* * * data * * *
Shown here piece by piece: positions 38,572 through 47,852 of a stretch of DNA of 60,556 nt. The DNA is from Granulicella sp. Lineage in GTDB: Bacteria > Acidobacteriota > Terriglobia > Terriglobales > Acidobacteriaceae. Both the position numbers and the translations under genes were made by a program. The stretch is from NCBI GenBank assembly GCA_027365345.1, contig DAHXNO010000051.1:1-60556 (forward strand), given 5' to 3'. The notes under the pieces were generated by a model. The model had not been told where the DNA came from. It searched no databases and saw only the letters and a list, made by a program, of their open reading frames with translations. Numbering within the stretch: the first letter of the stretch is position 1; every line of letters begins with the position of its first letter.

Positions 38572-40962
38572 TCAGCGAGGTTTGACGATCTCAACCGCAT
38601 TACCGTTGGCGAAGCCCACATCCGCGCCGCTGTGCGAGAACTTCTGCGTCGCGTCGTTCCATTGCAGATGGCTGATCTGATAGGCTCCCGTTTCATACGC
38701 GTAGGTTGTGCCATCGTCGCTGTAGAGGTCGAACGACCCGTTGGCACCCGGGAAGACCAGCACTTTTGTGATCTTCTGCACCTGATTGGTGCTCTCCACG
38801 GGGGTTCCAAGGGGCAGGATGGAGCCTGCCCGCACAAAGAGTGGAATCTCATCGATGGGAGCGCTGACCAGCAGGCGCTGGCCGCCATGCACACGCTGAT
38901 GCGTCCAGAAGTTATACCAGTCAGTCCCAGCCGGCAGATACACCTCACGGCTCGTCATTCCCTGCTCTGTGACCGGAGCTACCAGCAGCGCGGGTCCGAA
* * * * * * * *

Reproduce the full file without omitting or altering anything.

Shown here piece by piece: positions 38,572 through 47,852 of a stretch of DNA of 60,556 nt. The DNA is from Granulicella sp. Lineage in GTDB: Bacteria > Acidobacteriota > Terriglobia > Terriglobales > Acidobacteriaceae. Both the position numbers and the translations under genes were made by a program. The stretch is from NCBI GenBank assembly GCA_027365345.1, contig DAHXNO010000051.1:1-60556 (forward strand), given 5' to 3'. The notes under the pieces were generated by a model. The model had not been told where the DNA came from. It searched no databases and saw only the letters and a list, made by a program, of their open reading frames with translations. Numbering within the stretch: the first letter of the stretch is position 1; every line of letters begins with the position of its first letter.

Positions 38572-40962
38572 TCAGCGAGGTTTGACGATCTCAACCGCAT
38601 TACCGTTGGCGAAGCCCACATCCGCGCCGCTGTGCGAGAACTTCTGCGTCGCGTCGTTCCATTGCAGATGGCTGATCTGATAGGCTCCCGTTTCATACGC
38701 GTAGGTTGTGCCATCGTCGCTGTAGAGGTCGAACGACCCGTTGGCACCCGGGAAGACCAGCACTTTTGTGATCTTCTGCACCTGATTGGTGCTCTCCACG
38801 GGGGTTCCAAGGGGCAGGATGGAGCCTGCCCGCACAAAGAGTGGAATCTCATCGATGGGAGCGCTGACCAGCAGGCGCTGGCCGCCATGCACACGCTGAT
38901 GCGTCCAGAAGTTATACCAGTCAGTCCCAGCCGGCAGATACACCTCACGGCTCGTCATTCCCTGCTCTGTGACCGGAGCTACCAGCAGCGCGGGTCCGAA